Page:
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Sausage mode instability of thin current sheets as a cause of magnetospheric substorms

Research paper by J. Büchner, J.-P. Kuska

Indexed on: 01 May '99Published on: 01 May '99Published in: Annales Geophysicae



Abstract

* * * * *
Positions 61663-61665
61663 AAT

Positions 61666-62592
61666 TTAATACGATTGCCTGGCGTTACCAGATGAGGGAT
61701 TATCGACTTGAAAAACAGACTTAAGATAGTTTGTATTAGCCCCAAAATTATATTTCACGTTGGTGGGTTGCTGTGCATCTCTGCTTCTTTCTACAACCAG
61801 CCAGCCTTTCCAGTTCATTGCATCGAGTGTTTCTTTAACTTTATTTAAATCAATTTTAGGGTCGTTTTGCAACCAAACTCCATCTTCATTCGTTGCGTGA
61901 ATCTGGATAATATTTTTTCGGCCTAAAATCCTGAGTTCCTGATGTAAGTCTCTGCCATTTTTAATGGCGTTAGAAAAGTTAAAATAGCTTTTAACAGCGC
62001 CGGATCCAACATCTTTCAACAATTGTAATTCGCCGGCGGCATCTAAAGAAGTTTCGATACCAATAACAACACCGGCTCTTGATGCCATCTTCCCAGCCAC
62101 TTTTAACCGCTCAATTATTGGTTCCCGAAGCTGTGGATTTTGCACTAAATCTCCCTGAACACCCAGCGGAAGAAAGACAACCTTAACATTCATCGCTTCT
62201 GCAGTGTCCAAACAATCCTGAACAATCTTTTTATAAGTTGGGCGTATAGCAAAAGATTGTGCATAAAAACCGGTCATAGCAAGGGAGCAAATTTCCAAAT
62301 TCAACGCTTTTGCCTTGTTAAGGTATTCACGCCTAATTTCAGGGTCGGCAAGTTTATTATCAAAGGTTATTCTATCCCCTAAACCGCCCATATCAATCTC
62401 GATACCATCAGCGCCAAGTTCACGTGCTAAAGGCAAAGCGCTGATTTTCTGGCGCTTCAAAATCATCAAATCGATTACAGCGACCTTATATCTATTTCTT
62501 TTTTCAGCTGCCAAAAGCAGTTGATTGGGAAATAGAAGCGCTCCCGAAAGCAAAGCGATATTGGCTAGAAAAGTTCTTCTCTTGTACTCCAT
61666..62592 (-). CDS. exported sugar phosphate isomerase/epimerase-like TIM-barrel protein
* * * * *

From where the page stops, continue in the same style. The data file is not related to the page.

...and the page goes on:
Observations have shown that, prior to substorm explosions, thin current sheets are formed in the plasma sheet of the Earth’s magnetotail. This provokes the question, to what extent current-sheet thinning and substorm onsets are physically, maybe even causally, related. To answer this question, one has to understand the plasma stability of thin current sheets. Kinetic effects must be taken into account since particle scales are reached in the course of tail current-sheet thinning. We present the results of theoretical investigations of the stability of thin current sheets and about the most unstable mode of their decay. Our conclusions are based upon a non-local linear dispersion analysis of a cross-magnetic field instability of Harris-type current sheets. We found that a sausage-mode bulk current instability starts after a sheet has thinned down to the ion inertial length. We also present the results of three-dimensional electromagnetic PIC-code simulations carried out for mass ratios up to Mi/me = 64. They verify the linearly predicted properties of the sausage mode decay of thin current sheets in the parameter range of interest.